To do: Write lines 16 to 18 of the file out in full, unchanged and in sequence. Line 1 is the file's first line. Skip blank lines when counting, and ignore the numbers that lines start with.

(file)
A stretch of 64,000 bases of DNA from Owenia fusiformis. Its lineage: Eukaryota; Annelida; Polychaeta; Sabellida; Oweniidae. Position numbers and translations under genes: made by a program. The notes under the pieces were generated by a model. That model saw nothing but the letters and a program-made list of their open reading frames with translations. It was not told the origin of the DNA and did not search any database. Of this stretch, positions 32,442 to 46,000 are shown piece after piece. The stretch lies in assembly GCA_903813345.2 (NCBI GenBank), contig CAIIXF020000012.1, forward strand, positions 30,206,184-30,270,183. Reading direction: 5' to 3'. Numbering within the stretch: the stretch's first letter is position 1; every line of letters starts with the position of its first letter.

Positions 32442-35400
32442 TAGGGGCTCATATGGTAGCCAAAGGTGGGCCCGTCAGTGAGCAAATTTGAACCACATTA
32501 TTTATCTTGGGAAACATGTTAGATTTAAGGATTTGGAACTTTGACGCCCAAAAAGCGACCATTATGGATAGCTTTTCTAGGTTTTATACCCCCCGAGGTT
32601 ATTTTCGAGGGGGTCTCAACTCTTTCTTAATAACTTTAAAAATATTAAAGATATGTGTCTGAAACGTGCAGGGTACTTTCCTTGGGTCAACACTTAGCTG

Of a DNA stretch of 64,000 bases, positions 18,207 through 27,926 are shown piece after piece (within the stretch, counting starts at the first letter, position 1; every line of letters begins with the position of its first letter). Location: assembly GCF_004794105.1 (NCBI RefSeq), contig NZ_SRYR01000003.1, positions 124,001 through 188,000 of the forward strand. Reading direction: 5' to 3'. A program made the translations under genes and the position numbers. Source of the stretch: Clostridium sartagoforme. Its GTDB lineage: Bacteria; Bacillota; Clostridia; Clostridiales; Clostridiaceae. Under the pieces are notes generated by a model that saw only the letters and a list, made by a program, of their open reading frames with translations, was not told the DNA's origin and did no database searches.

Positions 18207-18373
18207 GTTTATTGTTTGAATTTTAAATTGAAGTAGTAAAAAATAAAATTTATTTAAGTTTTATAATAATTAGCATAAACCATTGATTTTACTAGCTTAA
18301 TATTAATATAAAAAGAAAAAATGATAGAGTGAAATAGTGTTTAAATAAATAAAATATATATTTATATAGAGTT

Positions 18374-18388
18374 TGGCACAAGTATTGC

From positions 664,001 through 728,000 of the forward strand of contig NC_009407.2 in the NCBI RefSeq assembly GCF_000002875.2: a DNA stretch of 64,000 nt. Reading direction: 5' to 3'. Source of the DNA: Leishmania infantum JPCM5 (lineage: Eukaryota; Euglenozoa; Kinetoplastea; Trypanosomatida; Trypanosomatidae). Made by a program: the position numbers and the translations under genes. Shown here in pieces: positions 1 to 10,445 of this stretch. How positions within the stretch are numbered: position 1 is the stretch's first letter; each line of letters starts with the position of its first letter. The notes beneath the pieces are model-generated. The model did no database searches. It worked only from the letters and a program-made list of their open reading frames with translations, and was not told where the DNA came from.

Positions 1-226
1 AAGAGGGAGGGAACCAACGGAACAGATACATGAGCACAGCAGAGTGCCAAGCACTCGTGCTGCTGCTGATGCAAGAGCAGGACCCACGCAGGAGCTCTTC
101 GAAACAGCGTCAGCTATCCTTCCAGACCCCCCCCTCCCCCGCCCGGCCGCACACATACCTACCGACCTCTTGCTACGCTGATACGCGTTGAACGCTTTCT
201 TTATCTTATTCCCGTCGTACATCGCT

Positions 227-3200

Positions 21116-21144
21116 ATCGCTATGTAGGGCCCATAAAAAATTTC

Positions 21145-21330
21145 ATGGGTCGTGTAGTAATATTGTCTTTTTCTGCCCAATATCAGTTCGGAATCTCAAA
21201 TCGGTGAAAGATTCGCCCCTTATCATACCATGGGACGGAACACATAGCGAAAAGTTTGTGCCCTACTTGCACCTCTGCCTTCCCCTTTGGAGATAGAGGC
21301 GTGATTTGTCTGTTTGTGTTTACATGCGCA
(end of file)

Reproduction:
201 TTATCTTATTCCCGTCGTACATCGCT

Positions 227-3200

Positions 21116-21144